"Wardrip–Fruin builds upon the foundation laid by Lev Manovich, who, in his 2002 book The Language of New Media, suggested that the natural development of media studies in an age of 'programmable media' should be 'software studies' (a set of approaches which includes 'expressive processing' but also code studies which, in Wardrip–Fruin's words, looks at 'the specific text of code' written by developers).

Expressive Processing fulfills and extends the promise of Manovich's ideas, putting the theory into practice through a set of case studies of the artificial intelligence engines of a dozen or so software programs that might be loosely called 'games.' That the first real example of a software studies approach comes out of game studies is both to be expected and (somewhat) regretted. On one hand, games of the sort Wardrip–Fruin examines are a medium for storytelling and character creation, and as such are natural extensions of the work of previous literary and media studies scholars and thereby set up a convenient space for humanities scholars and teachers to consider the important cultural and technical issues raised by Wardrip–Fruin in an environment more familiar than, for instance, an analysis of the software that drives Walmart (one of Wardrip–Fruin's suggestions for another work of software studies scholarship). Unfortunately, like graphic novels and musical theater, the genre is still too easily dismissed as popular entertainment by too many of those who most need to hear Wardrip–Fruin's arguments."

(Doug Reside, 2010)

Reside, D. (Fall 2010). "A review of Noah Wardrip–Fruin's Expressive Processing: Digital Fictions, Computer Games, and Software Studies." Digital Humanities Quarterly 4(2).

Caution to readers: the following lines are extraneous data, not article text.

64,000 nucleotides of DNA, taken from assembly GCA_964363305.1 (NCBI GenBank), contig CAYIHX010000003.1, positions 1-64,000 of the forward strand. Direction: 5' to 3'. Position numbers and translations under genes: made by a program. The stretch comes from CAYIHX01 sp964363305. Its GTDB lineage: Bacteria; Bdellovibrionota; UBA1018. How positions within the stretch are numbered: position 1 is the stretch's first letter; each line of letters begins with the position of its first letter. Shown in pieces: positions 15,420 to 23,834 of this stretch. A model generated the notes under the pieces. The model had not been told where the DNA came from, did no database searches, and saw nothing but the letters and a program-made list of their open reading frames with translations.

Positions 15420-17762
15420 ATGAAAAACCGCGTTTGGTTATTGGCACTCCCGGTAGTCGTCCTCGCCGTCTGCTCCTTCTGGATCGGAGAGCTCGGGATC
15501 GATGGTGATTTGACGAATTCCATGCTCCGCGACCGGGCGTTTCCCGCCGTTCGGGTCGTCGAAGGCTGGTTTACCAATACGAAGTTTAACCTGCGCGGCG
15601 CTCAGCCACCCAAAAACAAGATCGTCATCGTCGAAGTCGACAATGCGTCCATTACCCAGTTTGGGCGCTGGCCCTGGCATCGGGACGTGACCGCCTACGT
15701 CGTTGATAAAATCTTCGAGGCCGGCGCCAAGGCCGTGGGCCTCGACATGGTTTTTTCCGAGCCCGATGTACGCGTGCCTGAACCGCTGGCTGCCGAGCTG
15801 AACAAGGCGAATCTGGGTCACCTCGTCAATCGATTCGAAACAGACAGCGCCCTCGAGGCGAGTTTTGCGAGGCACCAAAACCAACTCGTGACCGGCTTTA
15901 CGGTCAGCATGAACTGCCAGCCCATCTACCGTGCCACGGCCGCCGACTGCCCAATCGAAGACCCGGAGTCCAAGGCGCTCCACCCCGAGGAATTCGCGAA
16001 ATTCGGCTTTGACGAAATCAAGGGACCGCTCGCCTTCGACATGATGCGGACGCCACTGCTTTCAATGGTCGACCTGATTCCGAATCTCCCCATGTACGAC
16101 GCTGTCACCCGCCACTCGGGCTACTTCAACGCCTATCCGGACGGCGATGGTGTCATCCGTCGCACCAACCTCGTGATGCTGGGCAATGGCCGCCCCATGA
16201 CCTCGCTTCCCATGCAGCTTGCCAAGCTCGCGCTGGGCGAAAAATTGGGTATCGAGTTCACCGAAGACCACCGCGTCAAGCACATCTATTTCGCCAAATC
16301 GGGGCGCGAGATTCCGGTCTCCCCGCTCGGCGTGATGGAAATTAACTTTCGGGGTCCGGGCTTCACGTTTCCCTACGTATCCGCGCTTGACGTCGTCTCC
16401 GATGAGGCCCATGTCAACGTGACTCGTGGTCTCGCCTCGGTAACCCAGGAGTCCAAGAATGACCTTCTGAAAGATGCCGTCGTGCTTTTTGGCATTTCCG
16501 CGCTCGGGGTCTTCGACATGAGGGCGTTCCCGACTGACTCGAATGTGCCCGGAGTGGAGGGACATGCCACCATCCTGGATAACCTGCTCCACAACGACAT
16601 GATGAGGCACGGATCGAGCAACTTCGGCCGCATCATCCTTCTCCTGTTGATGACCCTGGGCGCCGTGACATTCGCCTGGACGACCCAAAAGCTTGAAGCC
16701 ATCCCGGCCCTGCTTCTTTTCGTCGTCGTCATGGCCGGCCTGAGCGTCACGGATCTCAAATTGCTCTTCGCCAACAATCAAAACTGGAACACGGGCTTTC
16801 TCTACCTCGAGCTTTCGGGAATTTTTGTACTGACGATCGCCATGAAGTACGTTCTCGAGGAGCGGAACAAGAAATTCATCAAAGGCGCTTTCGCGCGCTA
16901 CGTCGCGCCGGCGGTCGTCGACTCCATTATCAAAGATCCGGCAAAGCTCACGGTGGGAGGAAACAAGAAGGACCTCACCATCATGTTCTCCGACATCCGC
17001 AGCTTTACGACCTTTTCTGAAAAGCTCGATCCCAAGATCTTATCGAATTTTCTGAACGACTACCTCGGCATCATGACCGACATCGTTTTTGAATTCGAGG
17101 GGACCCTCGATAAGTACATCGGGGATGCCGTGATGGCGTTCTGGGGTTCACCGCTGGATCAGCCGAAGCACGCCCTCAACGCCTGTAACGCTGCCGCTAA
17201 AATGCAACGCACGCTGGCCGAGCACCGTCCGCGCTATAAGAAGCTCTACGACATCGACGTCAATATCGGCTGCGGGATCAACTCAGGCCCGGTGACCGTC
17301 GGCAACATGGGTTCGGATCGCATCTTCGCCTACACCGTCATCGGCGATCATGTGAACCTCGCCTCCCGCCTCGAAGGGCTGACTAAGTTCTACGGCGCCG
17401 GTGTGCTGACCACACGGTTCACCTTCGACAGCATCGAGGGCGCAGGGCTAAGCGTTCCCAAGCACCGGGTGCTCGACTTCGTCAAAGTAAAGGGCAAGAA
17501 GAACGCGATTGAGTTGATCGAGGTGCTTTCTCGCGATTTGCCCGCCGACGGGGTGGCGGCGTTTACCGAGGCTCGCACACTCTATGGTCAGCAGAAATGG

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TAGS

academic journal • ADHO • codecode studiescultural analyticsdatadigital culturedigital humanities • Digital Humanities Quarterly (academic journal) • expressive processing • game studiesgraphic novelhumanitiesinformation aestheticsLev Manovichliterary studiesmedia studiesmusical theatre • Noah Wardrip-Fruin • popular culture • popular entertainment • programmable mediasoftwaresoftware literacysoftware studiesstorytellingtext of codeThe Language of New Mediavisualisation • Walmart

CONTRIBUTOR

Simon Perkins
02 AUGUST 2011

Iain McCaig: a career of being creative

"Iain is an internationally recognized and award winning artist and one of the motion picture industry's leading conceptual designers. His exceptional command of human anatomy, character, emotional expression and visual narrative make him on of the most sought after artists working in the entertainment industry today."

(Iain McCaig, University of New South Wales)

Fig.1 Published on 25 Jul 2011 by UNSWCommunity

[At 19:00 the interviewer explains that Andrew Pienaar from Pixar describes his process of becoming 'creatively unstuck' as one where he refers to images that he has collected which he has stored in a drawer at Pixar. He explained that sometimes it's enough to just imagine the images in the collection for him to become 'unstuck'. Iain McCaig (19:45 – 20:45) builds on this by explaining that he understands the same process in terms of a metaphor of a library where the library is a 'resource in your mind' that you constantly keep referring and adding to –that you constantly keep re–reading.]

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TAGS

Andrew Pienaar • animatorartart and design practitionerscabinet of curiosities • career in animation • collection of ideascollection of references • College of Fine Arts • concept art • concept artist • creative practice • creatively unstuck • creativitydrawingfantasyfantasy art • filing cabinet metaphor • film concept design • flip it • George Lucas • Glasgow School of Art • hero • Iain McCaig • ideasillustratorinspiration • library metaphor • practitioner interview • resource in your mind • Sesame StreetsketchstorytellingUniversity of New South WalesUNSW • UNSW COFA • visual storytelling

CONTRIBUTOR

Simon Perkins